DancersThe Orisirisi African Folklore group performs Feb. 21 at Fort Jackson's African American and Black History Month celebration. (Photo Credit: Alexandra Shea)

By Alexandra Shea

Fort Jackson Leader

Fort Jackson celebrated African American and Black History Month at the NCO Club Feb. 21. Attendees listened to stories of past civil rights movement figures in the Low Country that helped secure equality, rights and respect for not only local African Americans but those living across the United States as well.

Roughly 400 people attended the observance, one of the largest in Fort Jackson's history.

Entertainment during the lunch included a drum and song performance by the Orisirisi African Folklore group. The group spoke of the history of drums to create music. One song told the story of how man created beats by hitting a piece of hollowed-out wood to create music and another told the story of kindness, hope and respect for one another that had attendees on their feet singing and dancing along.

As guests finished their meals, Dr. Bobby Donaldson, associate professor of history at the University of South Carolina, was introduced as the guest speaker.

"There is, for us, a story to tell, a history to document," Donaldson said. "There is a story to tell about a young man who entered the military on Oct. 14, 1942 at 23 years old. A young man who did his training at Fort Jackson and served with honor and distinction in the Pacific Theater."

Donaldson shared the story of Sgt. Issack Woodard. Woodard was a decorated World War II veteran who was honorably discharged from the Army on Feb. 12, 1946. As he was traveling home on a bus in his service uniform, he was physically assaulted by South Carolina police officers. The beating Woodard endured left him permanently blind.

As news of Woodard's beating, injuries and blinding spread, national public outrage helped cement the civil rights movement.

"Imagine that," Donaldson said. "You have served with distinction in World War II and on the very day you are discharged, you encounter a battle yet again."

As Donaldson spoke of Woodard and a recent memorial erected in his honor, Donaldson called attention to a special guest in the audience, Robert Young. Young is Woodard's nephew and a Vietnam-era veteran who was drafted and completed a 32-year Army career as a Reserve Soldier.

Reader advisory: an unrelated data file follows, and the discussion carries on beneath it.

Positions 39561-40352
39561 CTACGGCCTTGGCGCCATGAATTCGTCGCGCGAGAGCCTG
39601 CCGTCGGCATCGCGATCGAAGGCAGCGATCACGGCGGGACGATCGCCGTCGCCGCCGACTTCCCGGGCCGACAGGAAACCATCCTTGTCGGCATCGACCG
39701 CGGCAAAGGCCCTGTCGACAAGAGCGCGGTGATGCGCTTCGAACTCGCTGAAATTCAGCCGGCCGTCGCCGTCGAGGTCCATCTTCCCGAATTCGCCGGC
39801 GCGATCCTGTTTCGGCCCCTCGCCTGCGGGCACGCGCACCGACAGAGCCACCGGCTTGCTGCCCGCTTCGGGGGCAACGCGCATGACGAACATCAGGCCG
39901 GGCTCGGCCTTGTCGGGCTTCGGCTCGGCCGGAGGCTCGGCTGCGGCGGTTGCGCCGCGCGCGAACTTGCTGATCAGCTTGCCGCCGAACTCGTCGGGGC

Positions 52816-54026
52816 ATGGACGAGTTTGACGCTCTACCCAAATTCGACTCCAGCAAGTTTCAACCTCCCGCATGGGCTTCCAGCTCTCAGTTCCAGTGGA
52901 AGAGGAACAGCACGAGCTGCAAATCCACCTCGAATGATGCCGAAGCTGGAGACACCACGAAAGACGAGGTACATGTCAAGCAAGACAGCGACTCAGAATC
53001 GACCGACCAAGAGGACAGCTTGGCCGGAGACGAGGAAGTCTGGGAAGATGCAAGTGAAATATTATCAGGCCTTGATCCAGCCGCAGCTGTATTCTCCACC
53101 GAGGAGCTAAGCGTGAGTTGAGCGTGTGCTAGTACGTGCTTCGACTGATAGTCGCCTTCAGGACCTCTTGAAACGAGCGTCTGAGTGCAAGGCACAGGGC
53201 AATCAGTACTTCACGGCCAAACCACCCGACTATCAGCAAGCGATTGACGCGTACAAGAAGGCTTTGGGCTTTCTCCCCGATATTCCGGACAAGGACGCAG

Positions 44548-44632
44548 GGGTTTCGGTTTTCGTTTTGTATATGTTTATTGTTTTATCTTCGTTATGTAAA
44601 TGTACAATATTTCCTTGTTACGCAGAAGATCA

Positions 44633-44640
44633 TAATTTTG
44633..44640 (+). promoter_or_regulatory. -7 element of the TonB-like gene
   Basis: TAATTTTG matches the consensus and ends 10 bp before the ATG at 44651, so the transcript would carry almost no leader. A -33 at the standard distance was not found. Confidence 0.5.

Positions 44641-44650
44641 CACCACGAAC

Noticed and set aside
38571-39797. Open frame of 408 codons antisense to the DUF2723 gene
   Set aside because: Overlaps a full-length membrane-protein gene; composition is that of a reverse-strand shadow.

"I remember (as a child) one night he came to our house in his service uniform," Young said. "I didn't know him but everyone was so happy so I went and grabbed his left leg because I was happy to. I didn't see him much until after he was blinded. My mother went to pick him up from the VA hospital in Columbia and moved him to live with us in New York. Growing up I was his right hand. Whatever he had to do, I did it."

While the beating Woodard endured would take his vision, it would help forge a bond between he and his nephew that would extend beyond the role as caretaker, they were brothers-in-arms - family.

"What I learned in the military for my first two years made me want to stay," Young said. "I enjoyed the military and I stayed."

Even though Young was drafted during the Vietnam War, he never served in the country. Due to the length of his contract, he didn't have enough time after receiving his training to deploy. He instead served his time with an aviation unit at Fort Rucker, Alabama. While there not only did he endured the intense summer heat, he also endured racism from fellow Soldiers.

"It wasn't them, it was from their teachings ... their parents," Young said. "Parents teach hatred. Children aren't born with it, their parents teach it. Those that I met, their parents taught them that they shouldn't be in the same mess hall or barracks as us. I didn't blame them, I blame their parents."

While Young and Woodard endured violence and discrimination along with many other African Americans, their story is told to remember the struggles of those who fought for equal rights and respect of their fellow man.

Donaldson said by recounting the stories of those who fought for equal rights supports the observance's theme to honor the past and secure the future. Young said it was important to understand the struggles of the past to prevent future generations from making the same mistakes.

As the luncheon concluded, Donaldson was presented with a framed poster of the 2020 African American Black History Month Observance in thanks for serving as guest speaker for this year's observance luncheon.

The poster was presented by 165th Infantry Brigade Commander Col. Eric Flesch and Command Sgt. Maj. Roosevelt Whetstone.

"Today we pick up the mantle and move forward," Donaldson said. "It is our duty, it is our sacred obligation to honor these men and women who dared to believe in a better and more perfect union. Who worked to defend one nation under God, indivisible with liberty and justice for all."